NASA and Roscosmos continue to evaluate an external leak from the Roscosmos Soyuz MS-22 spacecraft docked to the Rassvet module of the International Space Station (ISS) that was detected on December 14. Roscosmos identified the source of the leak as the external cooling loop of the Soyuz spacecraft.
Roscosmos flight controllers conducted a successful test of the Soyuz MS-22 thrusters at 3:08 a.m. EST Friday, December 16, as part of the ongoing evaluation and investigation. The systems that were tested were nominal, and Roscosmos assessments of additional Soyuz systems continue. Temperatures and humidity within the Soyuz spacecraft, which remains docked to the Rassvet module, are within acceptable limits.
NASA is supporting the ongoing investigation with the use of the Canadarm2 robotic arm to provide additional viewing of the Soyuz exterior on Sunday, December 18. To accommodate this change in plans, NASA has postponed the upcoming U.S. spacewalk to install an International Space Station Roll-Out Solar Array (iROSA), which was originally scheduled for Monday, December 19. The new target date for the spacewalk is Wednesday, December 21.
The Soyuz MS-22 spacecraft carried NASA astronaut Frank Rubio and Roscosmos cosmonauts Sergey Prokopyev and Dmitri Petelin into space after launching from the Baikonur Cosmodrome in Kazakhstan on September 21.
The leak was first detected on December 14 at around 7:45 p.m. EST, when data pressure sensors in the cooling loop showed low readings. At that time, Roscosmos cosmonauts Sergey Prokopyev and Dmitri Petelin were preparing to conduct a spacewalk. The spacewalk was canceled, so the cosmonauts did not exit the space station or become exposed to the leaking coolant. From data analysis and cameras aboard the space station, the majority of fluid had leaked out by yesterday, December 15, around 1:30 p.m. EST.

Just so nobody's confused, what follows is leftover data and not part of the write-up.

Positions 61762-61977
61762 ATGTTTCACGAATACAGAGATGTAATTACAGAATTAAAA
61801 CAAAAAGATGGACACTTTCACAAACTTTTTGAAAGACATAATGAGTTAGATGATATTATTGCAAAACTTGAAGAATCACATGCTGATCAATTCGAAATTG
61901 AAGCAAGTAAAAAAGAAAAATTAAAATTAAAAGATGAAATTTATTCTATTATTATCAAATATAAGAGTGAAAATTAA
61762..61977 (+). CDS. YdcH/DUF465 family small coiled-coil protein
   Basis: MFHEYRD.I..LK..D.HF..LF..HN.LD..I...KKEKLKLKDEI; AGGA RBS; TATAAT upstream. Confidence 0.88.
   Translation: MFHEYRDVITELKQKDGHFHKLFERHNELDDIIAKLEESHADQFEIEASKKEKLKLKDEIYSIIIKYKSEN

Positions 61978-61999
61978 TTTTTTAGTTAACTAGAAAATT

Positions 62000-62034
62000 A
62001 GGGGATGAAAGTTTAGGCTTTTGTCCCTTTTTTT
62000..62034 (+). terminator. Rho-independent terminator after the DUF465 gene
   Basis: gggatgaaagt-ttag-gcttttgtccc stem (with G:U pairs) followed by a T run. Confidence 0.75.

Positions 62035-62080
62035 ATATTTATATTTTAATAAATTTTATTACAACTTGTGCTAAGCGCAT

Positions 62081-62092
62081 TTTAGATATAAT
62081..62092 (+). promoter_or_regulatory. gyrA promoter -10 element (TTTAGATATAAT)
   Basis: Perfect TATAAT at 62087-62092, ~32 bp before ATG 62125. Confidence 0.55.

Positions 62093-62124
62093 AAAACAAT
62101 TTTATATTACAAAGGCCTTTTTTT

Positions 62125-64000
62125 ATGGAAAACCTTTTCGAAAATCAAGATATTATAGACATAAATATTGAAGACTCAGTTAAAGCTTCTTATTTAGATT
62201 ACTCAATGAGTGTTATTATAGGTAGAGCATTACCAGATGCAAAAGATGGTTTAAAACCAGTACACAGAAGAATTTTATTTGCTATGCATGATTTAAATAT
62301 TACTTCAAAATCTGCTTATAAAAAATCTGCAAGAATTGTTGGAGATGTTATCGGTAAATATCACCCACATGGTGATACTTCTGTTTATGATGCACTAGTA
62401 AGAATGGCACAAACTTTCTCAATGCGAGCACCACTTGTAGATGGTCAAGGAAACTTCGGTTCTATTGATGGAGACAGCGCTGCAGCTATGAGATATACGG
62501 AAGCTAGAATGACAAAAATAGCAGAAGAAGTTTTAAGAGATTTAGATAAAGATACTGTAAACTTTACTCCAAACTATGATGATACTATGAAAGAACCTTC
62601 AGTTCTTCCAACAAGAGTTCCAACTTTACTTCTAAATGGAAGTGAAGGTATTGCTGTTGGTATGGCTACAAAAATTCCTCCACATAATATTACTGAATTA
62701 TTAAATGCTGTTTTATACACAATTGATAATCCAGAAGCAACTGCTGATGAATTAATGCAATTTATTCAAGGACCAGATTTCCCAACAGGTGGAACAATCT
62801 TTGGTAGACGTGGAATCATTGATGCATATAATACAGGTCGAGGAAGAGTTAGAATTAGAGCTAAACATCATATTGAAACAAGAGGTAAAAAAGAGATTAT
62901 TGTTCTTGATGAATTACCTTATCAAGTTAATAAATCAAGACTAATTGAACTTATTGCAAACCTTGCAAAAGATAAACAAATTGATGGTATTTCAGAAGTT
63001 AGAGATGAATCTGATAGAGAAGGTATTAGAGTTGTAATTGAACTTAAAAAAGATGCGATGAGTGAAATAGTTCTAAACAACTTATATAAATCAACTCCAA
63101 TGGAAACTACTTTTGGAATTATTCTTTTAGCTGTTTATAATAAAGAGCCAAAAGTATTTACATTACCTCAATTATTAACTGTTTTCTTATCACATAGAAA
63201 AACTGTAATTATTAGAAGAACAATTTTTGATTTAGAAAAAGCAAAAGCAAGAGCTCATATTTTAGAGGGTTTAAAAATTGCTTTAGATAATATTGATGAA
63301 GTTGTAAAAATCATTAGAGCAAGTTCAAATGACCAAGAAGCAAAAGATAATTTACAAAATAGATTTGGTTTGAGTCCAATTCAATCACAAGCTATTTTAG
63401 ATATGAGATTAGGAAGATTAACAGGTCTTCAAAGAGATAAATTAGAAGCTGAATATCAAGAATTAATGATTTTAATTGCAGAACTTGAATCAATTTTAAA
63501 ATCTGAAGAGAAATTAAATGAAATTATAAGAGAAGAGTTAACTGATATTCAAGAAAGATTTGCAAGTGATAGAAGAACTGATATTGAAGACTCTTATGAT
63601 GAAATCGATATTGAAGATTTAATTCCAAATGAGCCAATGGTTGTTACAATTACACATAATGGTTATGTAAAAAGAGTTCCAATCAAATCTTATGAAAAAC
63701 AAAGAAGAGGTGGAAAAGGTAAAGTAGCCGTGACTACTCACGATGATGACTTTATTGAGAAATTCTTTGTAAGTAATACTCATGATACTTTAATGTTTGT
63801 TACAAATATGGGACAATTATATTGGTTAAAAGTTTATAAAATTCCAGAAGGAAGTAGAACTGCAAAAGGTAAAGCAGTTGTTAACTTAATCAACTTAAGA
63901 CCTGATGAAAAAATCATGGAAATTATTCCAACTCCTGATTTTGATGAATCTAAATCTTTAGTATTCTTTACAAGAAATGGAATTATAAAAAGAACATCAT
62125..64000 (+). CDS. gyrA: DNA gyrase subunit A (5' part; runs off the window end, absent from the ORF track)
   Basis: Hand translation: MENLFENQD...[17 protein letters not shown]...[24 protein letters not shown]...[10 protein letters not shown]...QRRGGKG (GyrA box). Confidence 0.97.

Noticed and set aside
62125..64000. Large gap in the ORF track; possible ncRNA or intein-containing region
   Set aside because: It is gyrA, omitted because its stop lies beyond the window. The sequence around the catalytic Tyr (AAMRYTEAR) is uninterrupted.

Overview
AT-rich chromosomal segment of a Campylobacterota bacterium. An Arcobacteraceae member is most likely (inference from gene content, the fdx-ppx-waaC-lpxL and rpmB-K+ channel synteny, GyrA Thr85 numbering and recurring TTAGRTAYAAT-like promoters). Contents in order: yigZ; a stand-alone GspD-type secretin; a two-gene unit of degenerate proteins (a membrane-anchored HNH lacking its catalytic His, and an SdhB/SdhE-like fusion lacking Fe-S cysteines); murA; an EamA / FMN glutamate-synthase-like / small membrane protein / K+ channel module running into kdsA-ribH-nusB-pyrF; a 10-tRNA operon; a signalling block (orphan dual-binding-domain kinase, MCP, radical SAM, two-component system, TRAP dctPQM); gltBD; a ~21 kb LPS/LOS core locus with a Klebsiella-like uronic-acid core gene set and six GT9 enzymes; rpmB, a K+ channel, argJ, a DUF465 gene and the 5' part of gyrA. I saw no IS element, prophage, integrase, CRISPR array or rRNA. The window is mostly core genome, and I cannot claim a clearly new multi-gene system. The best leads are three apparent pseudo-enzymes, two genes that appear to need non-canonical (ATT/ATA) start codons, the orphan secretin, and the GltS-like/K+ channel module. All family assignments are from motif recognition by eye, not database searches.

More updates will be provided as data becomes available.
On station, the Expedition 68 crew members set up a variety of advanced research gear to capture high-definition video of Earth and house biology samples for observation.
Flight Engineers Josh Cassada and Frank Rubio reviewed spacewalk robotics activities with Flight Engineers Nicole Mann of NASA and Koichi Wakata of the Japan Aerospace Exploration Agency (JAXA).
Cassada and Wakata also had time on Friday morning configuring hardware supporting advanced space science experiments. Cassada assembled the SphereCam-1, a digital ultra-high resolution video camera, inside the U.S. Destiny laboratory module. He pointed the camera outside Destiny’s science window, or Window Observation Research Facility, and filmed Earth demonstrating its ability to capture the highest resolution, groundbreaking 12K views from a spacecraft. Wakata activated the Cell Biology Experiment Facility (CBEF) inside the Kibo laboratory module that will house scientific samples for future space biology research. The CBEF is an incubator that supports a variety of life science observing cells, plants, and small mammals.
Prokopyev and Petelin cleaned their Orlan spacesuits and stowed their spacewalking tools following the postponement of Wednesday night’s spacewalk.
Flight Engineer Anna Kikina also worked on post-spacewalk activities returning the station’s Russian segment to normal and checking radiation sensors worn on the Orlan suits. Kikina wrapped up her day treating surfaces inside the Zarya module with an anti-fungal agent to maintain cleanliness and health aboard the station.
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